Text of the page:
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The Flint Journal & Genesee County Bar Association’s “Ask the Attorney” Column


Q. I applied for Social Security Disability. I was turned down. I was told I do not have enough credits. What does that mean?

A. Social Security Disability is insurance that employers and employees are required to purchase under federal law. While working, employers and employees pay Social Security taxes so that employees earn credits for the Social Security Disability and Social Security Retirement programs. You have to earn enough credits, that is, work enough in your lifetime, and recently enough before becoming disabled, in order to be eligible for Social Security Disability. When employers try to cheat the IRS by treating their employees as independent contractors and by not paying Social Security withholdings, employees may suffer years later and find themselves ineligible for Social Security Retirement or Social Security Disability. If you are disabled, you may be eligible for benefits based upon another person’s earning record like a spouse or parent. If not, Social Security also has a welfare program called Supplemental Security Income (SSI) that may provide you with a modest benefit, depending upon your other assets and income. It is a good idea to review your earnings record to make sure Social Security has properly recognized all of the credits you earned and work you performed. Feel free to contact us for a consultation regarding your Social Security questions.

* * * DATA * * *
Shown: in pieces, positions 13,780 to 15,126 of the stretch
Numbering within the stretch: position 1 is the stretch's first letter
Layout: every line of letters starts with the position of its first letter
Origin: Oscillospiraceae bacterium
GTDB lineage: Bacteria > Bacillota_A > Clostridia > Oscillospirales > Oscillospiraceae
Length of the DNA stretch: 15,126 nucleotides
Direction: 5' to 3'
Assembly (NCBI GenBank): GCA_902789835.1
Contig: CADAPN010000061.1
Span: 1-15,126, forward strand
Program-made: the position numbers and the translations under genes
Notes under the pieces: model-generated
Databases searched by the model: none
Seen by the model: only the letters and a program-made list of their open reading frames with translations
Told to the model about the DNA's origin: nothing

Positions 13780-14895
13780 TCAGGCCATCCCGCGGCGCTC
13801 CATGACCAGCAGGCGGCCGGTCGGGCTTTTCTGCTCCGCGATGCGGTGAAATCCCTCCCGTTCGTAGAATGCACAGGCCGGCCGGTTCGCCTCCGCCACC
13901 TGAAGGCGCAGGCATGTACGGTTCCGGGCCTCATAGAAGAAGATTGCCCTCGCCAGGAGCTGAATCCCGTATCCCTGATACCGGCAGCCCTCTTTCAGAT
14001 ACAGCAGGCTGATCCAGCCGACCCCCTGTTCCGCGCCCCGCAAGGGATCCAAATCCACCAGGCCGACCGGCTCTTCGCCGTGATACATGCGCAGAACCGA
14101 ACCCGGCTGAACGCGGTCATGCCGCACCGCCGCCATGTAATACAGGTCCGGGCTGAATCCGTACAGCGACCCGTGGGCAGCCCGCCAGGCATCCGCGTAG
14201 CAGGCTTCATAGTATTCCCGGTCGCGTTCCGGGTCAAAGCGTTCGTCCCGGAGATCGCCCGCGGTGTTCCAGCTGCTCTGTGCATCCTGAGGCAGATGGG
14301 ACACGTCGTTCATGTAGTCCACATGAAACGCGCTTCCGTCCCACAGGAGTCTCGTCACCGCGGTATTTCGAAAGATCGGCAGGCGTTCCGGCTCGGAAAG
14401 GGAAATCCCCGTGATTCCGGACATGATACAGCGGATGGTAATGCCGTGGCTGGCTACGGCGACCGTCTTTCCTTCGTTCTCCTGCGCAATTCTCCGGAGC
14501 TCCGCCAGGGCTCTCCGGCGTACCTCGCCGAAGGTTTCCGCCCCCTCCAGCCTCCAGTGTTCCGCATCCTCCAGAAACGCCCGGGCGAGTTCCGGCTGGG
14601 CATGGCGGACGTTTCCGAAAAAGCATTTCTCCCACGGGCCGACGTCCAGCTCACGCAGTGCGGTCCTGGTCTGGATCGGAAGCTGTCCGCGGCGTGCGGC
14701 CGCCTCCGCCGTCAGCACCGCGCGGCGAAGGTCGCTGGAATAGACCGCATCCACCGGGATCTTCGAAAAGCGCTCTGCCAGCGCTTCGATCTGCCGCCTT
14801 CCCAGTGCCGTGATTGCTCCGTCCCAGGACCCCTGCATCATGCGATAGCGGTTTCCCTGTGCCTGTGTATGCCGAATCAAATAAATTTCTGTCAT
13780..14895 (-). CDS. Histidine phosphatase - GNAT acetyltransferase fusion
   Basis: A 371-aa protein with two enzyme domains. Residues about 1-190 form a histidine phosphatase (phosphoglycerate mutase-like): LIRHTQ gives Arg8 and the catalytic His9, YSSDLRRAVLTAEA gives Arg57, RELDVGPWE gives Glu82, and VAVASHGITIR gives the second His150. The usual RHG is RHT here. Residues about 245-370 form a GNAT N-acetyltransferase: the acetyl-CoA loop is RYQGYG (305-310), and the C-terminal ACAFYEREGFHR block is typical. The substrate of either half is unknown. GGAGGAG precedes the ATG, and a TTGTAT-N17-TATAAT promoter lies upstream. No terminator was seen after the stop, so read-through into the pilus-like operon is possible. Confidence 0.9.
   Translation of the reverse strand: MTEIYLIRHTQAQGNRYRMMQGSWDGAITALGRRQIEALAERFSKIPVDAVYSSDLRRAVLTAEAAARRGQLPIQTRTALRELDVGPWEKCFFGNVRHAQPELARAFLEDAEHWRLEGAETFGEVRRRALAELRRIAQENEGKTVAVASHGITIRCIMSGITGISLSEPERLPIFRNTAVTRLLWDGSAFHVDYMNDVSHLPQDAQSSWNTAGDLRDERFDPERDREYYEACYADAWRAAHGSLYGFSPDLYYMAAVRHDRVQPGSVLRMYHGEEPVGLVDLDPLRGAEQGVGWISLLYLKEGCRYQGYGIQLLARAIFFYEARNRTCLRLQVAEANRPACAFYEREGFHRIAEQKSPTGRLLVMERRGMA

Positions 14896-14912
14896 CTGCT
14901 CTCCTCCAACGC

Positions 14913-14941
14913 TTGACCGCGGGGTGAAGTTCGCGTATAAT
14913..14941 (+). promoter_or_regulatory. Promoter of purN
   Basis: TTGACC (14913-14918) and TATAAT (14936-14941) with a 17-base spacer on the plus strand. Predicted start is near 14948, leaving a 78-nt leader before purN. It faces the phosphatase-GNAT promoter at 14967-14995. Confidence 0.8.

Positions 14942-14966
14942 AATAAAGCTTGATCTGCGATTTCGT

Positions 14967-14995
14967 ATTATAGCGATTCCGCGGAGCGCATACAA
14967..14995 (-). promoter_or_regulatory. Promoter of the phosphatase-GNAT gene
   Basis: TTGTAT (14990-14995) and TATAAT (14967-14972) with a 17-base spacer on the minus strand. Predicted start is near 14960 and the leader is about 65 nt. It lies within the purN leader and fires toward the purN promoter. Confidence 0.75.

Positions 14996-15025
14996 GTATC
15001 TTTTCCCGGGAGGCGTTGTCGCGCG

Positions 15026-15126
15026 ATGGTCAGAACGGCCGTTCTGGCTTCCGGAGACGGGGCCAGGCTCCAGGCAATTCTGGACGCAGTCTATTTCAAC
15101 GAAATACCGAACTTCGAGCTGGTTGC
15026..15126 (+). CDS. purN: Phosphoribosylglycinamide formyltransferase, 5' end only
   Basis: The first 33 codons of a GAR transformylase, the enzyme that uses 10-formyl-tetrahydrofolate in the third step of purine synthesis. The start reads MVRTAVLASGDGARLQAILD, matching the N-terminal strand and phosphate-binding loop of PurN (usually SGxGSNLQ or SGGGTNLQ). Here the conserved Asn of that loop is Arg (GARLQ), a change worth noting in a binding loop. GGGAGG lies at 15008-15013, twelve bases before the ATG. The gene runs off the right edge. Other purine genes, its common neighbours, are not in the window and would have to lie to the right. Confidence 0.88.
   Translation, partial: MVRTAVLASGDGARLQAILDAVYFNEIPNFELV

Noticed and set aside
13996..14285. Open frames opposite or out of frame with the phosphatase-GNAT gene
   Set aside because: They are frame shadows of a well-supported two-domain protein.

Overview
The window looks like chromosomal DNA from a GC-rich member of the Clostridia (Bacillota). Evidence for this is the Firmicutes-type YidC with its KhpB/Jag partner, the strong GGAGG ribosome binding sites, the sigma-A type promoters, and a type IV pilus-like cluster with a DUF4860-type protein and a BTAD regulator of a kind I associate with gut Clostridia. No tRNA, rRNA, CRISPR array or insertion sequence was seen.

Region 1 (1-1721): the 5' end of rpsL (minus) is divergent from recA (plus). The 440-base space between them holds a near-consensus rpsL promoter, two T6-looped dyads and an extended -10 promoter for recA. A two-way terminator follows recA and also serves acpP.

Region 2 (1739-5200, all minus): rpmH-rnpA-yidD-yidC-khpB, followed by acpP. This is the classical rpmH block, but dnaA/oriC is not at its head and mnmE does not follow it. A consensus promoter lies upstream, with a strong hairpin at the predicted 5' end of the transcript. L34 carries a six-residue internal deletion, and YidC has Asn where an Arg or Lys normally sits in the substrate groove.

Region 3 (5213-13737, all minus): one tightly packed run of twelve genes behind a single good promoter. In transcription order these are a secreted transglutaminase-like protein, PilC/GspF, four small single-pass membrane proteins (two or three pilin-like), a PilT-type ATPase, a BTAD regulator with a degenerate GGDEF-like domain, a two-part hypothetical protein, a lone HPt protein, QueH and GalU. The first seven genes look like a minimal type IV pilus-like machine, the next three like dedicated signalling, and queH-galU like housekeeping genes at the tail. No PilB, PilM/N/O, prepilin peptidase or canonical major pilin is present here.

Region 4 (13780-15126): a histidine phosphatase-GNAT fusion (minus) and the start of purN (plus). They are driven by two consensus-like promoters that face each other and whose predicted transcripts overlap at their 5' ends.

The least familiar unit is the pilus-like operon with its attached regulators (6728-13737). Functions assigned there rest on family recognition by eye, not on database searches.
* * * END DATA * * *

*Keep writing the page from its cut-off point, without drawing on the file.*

Atty Robert J. MacDonald
–March 2011